Recipes throughout False Tongues and Sunday Bread reflect the combining of old and new and you will surely reflect all of these and a great deal more. Read and enjoy.

FALSE TONGUES AND SUNDAY BREAD is available on Amazon.com; prices mostly steep but there is one in pre-owned copies for $14.91.

REVIEW BY SANDRA LEE SMITH

2013 UPDATE FOR “YOU MAY BE A COOKBOOK COLLECTOR IF”…

2013 UPDATE FOR YOU MAY BE A COOKBOOK COLLECTOR IF…

*Your nightstand is piled high with cookbooks that you read in bed at night the way other people read novels.  It’s not unusual for you to find a couple of cookbooks in the bed with you when you awaken in the morning.

*You immediately head for the cookbook section of your favorite bookstore, just to see what’s new;

*You seldom leave a bookstore without buying a few new cookbooks;

*You go to the Friends of the Library book sales just to search for cookbooks. You might even buy some you already have but will buy them anyway because they are only fifty cents each;

*You don’t see anything unusual about having more than one edition of a favorite cookbook, such as the Joy of Cooking; your logic is that there might be some different recipes in the newer edition;

*You don’t want any of the pages of your cookbooks to become stained or spattered so you will copy a recipe on your printer instead of referring directly to the cookbook. Your refrigerator door is covered with recipes copied from cookbooks;

*When someone says they have a huge collection of cookbooks – at least three hundred books – you snicker because you have more than three thousand cookbooks;

*You think the next best thing to reading cookbooks is – browsing through book catalogs and websites that feature a lot of cookbooks;

*Your idea of a perfect day is spending it in used bookstores that have a lot of old cookbooks for sale—and the storekeeper has to help you lug them all to the trunk of your car when you are finished shopping (one of my favorites is in downtown Cincinnati);

*When someone asks you “What’s your favorite cookbook, the one you can’t live without?” you have to admit you probably have over a hundred favorites you can’t live without.

*You think the next best thing to reading cookbooks and recipes – is writing about them!    You have discovered that it is as rewarding—even more so—when you have the opportunity to participate in the creation of a community (church or club) cookbook. The first one I participated in was RECIPES ROUNDUP for Beachy School in Arleta  (California) in 1971. I volunteered to help and ended up taking over the entire project, typing all of the recipes before submitting them to a publisher. Several of the PTA ladies that participated in the project became life-long friends.  A few years later my sister Becky & I both participated in the compilation of a Christmas cookbook from a group in Cincinnati. And she was a major driving force in a cookbook project by the Cheviot PTA in Cincinnati—she did all of the graphics and submitted dozens of our family’s favorite recipes. Oddly enough—this spiral bound cookbook published by a PTA in Cincinnati somehow ended up in the hands of a girlfriend of mine when she was living in Maryland but some years later, returned to California—where she and her husband retired in the mountains in Southern California—I spotted it on her cookbook shelves one day when I was visiting—and couldn’t believe she had a copy of that particular cookbook.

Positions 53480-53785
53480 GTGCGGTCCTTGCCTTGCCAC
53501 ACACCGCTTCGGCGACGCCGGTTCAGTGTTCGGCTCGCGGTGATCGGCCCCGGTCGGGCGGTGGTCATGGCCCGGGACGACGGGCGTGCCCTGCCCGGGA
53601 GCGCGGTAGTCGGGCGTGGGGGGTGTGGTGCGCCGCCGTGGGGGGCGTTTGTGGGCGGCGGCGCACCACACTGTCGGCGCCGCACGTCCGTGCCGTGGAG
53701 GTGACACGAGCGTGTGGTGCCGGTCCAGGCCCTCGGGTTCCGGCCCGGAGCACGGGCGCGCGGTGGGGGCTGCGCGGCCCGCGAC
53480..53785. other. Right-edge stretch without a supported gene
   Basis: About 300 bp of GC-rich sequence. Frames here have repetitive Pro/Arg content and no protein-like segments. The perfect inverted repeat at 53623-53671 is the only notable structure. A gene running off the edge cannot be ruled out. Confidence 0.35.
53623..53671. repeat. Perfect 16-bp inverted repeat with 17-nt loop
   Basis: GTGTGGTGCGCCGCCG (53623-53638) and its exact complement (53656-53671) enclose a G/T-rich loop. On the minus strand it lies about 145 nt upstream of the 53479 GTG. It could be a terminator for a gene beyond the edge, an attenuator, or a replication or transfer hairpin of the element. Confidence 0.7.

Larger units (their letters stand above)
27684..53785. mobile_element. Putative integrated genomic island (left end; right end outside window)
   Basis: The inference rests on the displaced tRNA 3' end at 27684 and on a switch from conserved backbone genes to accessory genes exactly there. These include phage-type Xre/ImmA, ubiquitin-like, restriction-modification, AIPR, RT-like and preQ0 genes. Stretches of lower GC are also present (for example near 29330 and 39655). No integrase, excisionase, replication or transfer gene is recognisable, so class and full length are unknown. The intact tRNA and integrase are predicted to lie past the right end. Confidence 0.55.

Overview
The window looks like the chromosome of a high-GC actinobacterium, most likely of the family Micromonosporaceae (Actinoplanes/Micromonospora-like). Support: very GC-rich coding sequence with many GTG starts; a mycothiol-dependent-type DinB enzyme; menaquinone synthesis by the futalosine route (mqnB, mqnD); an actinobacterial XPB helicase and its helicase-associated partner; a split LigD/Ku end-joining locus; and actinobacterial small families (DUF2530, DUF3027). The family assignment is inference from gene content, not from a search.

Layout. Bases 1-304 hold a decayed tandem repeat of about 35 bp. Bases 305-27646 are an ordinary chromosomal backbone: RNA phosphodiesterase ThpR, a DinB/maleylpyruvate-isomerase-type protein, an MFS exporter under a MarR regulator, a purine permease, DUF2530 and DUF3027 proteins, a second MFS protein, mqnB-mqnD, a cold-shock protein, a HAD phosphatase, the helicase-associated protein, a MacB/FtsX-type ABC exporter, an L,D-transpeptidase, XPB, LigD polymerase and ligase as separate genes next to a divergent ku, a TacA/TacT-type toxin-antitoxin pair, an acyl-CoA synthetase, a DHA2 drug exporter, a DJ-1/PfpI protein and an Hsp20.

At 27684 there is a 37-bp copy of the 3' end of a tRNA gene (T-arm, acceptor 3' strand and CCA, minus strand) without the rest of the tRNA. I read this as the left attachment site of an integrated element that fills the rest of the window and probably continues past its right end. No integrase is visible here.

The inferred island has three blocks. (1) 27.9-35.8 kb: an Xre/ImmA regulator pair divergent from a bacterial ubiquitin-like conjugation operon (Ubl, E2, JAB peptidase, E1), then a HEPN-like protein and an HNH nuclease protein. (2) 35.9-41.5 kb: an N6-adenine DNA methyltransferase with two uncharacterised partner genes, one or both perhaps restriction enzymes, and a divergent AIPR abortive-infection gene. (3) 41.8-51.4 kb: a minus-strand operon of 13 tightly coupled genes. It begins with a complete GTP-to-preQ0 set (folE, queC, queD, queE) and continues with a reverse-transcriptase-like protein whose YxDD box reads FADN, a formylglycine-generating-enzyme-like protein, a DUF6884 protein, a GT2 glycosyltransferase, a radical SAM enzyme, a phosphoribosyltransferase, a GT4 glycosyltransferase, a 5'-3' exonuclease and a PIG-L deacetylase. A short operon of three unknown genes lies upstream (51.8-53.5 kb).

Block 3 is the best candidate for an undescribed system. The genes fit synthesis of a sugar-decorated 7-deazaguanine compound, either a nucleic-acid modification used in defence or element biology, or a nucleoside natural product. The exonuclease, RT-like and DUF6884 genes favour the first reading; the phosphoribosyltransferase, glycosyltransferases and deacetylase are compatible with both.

The greatest project was the family cookbook, Grandma’s Favorite which ended up taking us years to get published in 2004. It’s my favorite turn-to cookbook though—it contains most of the family favorites. Another project that took years to be published was The Office Cookbook that a group of us where I worked began working on in the 1980s. The original manuscript contains over 400 recipes and when a co-worker learned that I had all of them, typed up, in a notebook – he asked if he could copy it and I said yes, of course. He printed both sides of the pages and put the book into nice clear plastic binders—and presented me with a copy.  Some twenty-something years later, when the company’s fund-raising committee wanted a sure fire fund-raiser – I suggested the Office Cookbook. It was reduced to 200 recipes—many of the original contributors had either retired or passed away—but finally it was published in 2002, still under the name of The Office Cookbook. It was never anything else.  But when I want a particular recipe, I almost always turn to the UN-condensed typewritten collection in a 3-ring binder.